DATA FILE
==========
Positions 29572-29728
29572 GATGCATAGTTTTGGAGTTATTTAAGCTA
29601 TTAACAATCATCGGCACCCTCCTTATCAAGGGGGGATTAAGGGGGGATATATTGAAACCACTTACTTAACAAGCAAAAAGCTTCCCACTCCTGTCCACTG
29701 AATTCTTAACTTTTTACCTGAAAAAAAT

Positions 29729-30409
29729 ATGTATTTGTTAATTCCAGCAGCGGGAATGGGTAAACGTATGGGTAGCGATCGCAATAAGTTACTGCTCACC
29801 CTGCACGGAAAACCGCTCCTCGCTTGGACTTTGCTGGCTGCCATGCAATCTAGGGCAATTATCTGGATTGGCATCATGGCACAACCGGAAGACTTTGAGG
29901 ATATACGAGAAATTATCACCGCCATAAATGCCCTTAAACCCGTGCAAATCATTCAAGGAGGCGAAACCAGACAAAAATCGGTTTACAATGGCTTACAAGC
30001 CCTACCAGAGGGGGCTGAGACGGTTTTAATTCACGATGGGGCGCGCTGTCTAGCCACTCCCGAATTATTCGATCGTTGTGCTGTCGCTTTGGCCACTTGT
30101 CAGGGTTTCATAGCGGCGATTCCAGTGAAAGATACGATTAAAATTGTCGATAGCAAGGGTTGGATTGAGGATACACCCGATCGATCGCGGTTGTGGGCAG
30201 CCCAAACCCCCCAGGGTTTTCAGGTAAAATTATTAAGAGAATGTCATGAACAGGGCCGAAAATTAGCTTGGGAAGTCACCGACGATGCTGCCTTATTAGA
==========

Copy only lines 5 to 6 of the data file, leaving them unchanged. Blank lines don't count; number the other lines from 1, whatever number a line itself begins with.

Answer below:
Positions 29729-30409
29729 ATGTATTTGTTAATTCCAGCAGCGGGAATGGGTAAACGTATGGGTAGCGATCGCAATAAGTTACTGCTCACC